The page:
14. Anesthesiology is best summed up as :

    "Hours of boredom, and moments of terror" 😂

    Also no surgeon can do all types of surgery, but all surgeries (except for the really, really minor ones) needs an anaesthesiologist.

    Edit:

    Some people think that the anaesthesiologists' job starts when putting the patient to sleep and ends after waking them up.
    That's it's really easy and with good pay
    And
    Most anaesthesiologists seem to just sit and play with their phones during surgery, but they are often more perceptive than you may think..

    If the patient's condition drops rapidly, for whatever reason, bleeding, embolism, airway spasm, anaphylaxis, cardiac dysrhythmia , etc .. the anaesthesiologist is the one who goes all nuts and directs the resuscitative measures, and trust me.. it's a whole different kind of terror ..

    It's a literal split second decision and action , or the family/relatives/friends waiting eagerly outside for the patient will have to accept the fact that the patient is gone forever.
    It is not easy at all..

    And besides , every patient in the ICU requiring ventilation will require an anaesthesiologist to manage them, and they are usually the first ones to respond to , and arrive at any and all code blues.

  15. Hi I was wondering if you would be able to make a video about md vs MD-PhD? I really like your videos and think they are super insightful and would like to truly understand the difference between both career paths before committing to one.

  16. The top people in medical school tend to be weird. I know one who went into family medicine.
    Neurosurgeons: Socially awkward from all the time in school and very anal
    Anesthesiologists: Boring job. Some fall asleep on the stool.
    ENTs: hands on, creative, and you have a life outside of work
    Dermatologists: easiest schedules and treatments, but very competitive because of this
    Radiologists: If you don't like dealing with patients. For the most part useless
    Urologists: life outside of work
    Neurologists: don't see patients as often and there aren't as many quick fixes
    General surgeon: your bread maker is removing appendixes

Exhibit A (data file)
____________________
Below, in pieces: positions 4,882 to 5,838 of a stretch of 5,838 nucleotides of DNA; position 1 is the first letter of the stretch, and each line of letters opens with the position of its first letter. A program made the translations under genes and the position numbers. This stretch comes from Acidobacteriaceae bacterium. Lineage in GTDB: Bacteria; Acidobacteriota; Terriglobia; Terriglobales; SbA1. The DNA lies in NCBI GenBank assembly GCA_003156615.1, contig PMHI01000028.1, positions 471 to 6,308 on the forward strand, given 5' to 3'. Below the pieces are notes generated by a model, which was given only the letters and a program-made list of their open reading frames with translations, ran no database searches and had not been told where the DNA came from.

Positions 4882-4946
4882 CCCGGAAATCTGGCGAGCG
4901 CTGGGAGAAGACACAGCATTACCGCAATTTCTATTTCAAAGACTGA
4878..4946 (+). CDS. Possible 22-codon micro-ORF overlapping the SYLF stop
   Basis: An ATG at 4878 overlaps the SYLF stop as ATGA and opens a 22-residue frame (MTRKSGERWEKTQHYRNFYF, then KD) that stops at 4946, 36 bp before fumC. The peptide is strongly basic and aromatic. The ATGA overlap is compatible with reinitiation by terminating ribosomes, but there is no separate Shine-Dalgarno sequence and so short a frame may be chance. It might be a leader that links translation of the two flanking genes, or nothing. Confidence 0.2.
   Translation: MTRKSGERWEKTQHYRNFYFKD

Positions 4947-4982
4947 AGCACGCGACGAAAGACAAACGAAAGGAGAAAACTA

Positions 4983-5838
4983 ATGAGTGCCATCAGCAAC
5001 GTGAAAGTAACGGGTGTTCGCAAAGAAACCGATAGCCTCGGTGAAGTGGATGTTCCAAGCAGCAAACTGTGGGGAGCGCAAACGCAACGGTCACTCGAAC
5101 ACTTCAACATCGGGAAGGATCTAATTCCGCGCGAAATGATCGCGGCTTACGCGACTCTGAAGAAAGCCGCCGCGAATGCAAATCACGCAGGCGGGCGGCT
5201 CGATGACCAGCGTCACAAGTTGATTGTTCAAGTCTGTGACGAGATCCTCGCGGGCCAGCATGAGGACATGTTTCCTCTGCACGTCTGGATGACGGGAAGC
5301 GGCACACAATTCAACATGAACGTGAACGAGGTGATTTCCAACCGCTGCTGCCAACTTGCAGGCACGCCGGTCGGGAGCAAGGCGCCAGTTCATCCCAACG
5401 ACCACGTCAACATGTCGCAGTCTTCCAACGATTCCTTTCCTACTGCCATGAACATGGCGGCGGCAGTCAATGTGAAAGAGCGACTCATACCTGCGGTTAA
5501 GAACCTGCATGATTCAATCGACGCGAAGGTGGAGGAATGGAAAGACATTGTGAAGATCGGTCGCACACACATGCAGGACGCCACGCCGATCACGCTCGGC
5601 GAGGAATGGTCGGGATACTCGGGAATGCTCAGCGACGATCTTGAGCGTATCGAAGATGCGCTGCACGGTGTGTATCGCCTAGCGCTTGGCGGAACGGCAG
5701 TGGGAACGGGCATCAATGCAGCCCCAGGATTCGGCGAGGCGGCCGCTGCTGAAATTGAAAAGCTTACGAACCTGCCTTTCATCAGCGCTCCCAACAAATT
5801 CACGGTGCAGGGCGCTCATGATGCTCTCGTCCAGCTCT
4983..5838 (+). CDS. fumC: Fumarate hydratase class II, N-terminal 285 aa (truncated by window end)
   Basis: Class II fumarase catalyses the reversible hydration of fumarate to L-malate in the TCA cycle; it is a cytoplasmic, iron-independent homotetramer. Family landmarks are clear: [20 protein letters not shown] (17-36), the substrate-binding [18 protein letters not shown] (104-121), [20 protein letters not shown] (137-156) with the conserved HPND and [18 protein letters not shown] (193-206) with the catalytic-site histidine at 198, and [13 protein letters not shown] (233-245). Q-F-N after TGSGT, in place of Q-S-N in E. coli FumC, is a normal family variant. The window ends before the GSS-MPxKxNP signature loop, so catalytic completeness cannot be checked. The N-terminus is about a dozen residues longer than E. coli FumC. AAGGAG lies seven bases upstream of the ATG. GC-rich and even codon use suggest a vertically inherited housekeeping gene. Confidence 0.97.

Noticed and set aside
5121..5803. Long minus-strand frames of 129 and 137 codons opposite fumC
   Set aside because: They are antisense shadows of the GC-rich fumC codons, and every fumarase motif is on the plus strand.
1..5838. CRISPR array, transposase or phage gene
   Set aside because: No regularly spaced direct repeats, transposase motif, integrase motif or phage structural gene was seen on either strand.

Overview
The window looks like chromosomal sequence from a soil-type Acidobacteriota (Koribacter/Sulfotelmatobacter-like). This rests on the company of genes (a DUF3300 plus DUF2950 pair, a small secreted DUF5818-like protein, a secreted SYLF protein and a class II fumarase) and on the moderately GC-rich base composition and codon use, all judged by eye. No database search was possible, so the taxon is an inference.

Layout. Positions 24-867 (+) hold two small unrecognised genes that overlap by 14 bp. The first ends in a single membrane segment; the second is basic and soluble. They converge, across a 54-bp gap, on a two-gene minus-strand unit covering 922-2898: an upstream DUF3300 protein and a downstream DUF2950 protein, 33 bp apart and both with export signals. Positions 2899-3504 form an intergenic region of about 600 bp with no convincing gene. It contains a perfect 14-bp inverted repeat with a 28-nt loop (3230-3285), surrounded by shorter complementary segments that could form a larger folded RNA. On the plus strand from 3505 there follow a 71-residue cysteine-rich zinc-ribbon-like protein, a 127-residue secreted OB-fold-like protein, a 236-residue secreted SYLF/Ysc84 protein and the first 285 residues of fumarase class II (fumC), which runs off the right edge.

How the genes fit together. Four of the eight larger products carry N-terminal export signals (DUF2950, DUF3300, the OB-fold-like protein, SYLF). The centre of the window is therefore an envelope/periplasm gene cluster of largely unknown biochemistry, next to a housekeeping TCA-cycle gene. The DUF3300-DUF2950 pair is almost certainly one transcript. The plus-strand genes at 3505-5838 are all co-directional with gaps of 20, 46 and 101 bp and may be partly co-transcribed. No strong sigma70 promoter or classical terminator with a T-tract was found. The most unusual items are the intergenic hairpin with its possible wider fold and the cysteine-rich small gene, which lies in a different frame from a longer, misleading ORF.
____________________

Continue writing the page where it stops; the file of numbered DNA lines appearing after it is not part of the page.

17. I think part 3 should be about fields that have minimal invasive procedures, such as Intervention Radiology etc.. or maybe general info about them

  18. I’m a psychology PhD student not a med student but i love this channel. I’m mad I didn’t find it before.

  19. The anesthesiologist animation looks like the anesthesiologist from Grey's Anatomy and I'm not mad about it haha

  20. For now, I think I'm interested on Internal Medicine and Surgery as well. But I have unsteady hands due to carpel tunnel so I guess IM it is. What do you think?

  21. If I want to pursue Internal Medicine or Pathology, what would be the biological majors should I pursue: Cell and Moleculae Biology or Microbiology?

  22. This channel is very interesting, because in October I officially start with my first year as a student of medicine!

    You got a subscribe.

  23. Some people choose to become doctors or nurses so they can get away with bullying poor fat ugly people who are on goverment assistance I no longer trust doctors… If I have a problem I wont tell them about it. Because im just a fat lazy Drug Seeking Hyperchondriact & REAL ivisble illness that aren't in my head. Sorry im just starting think they might be right, sometimes I skip my asthma meds because of it.

  24. Here I am watching this, but I'm going into research instead. Can't help but respect the people applying our work haha (and especially those who do both).

  25. I want to be a dermatologist so I can make a living out of my dream , which popping pimples and black heads. money is nice and all but have you seen a dilated pore of whiner? That shits satisfying asf

  26. Loved the video. Do one one neurology!!! I want to hear what you have to say about the specialty I'm planning on going into.

  27. Can you do a more in depth video on dermatology and it’s sub specialties like laser and aesthetic dermatology like cosmetic dermatology